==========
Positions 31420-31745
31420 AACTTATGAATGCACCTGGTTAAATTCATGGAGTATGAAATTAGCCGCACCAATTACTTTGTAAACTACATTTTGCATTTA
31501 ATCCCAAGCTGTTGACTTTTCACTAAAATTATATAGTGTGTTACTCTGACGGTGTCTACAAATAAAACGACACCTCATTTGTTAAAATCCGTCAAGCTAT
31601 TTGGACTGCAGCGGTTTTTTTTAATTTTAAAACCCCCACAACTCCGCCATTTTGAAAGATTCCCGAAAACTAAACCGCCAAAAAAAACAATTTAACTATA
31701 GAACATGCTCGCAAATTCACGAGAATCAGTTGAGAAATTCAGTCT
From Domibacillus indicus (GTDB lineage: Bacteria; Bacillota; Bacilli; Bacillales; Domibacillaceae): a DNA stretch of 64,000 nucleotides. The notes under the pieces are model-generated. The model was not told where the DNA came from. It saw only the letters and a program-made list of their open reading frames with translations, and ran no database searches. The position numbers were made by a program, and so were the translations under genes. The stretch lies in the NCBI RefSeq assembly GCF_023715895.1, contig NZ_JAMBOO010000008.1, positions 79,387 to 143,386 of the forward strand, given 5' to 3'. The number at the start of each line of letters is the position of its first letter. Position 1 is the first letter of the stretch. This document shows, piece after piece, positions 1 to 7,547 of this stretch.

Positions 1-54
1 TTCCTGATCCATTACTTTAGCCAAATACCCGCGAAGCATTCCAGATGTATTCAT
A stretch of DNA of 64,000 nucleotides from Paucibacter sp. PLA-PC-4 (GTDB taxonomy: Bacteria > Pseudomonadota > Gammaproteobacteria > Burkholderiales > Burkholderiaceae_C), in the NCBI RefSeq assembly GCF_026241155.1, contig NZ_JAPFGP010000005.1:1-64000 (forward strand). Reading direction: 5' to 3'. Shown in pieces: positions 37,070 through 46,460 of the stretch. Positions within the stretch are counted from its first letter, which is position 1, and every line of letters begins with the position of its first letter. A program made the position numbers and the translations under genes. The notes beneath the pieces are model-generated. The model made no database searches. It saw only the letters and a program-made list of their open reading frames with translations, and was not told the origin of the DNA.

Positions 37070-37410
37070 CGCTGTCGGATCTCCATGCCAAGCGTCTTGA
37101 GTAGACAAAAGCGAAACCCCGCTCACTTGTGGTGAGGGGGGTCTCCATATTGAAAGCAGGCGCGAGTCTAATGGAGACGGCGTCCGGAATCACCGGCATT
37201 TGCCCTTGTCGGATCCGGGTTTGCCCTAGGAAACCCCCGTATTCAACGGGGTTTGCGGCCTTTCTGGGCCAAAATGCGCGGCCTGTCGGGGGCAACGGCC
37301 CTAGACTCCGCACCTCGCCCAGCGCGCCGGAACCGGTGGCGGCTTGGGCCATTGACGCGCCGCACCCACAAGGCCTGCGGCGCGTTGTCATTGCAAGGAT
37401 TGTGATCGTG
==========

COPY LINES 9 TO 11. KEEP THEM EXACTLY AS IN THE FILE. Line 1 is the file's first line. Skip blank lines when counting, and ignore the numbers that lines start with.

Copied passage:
A stretch of DNA of 64,000 nucleotides from Paucibacter sp. PLA-PC-4 (GTDB taxonomy: Bacteria > Pseudomonadota > Gammaproteobacteria > Burkholderiales > Burkholderiaceae_C), in the NCBI RefSeq assembly GCF_026241155.1, contig NZ_JAPFGP010000005.1:1-64000 (forward strand). Reading direction: 5' to 3'. Shown in pieces: positions 37,070 through 46,460 of the stretch. Positions within the stretch are counted from its first letter, which is position 1, and every line of letters begins with the position of its first letter. A program made the position numbers and the translations under genes. The notes beneath the pieces are model-generated. The model made no database searches. It saw only the letters and a program-made list of their open reading frames with translations, and was not told the origin of the DNA.

Positions 37070-37410
37070 CGCTGTCGGATCTCCATGCCAAGCGTCTTGA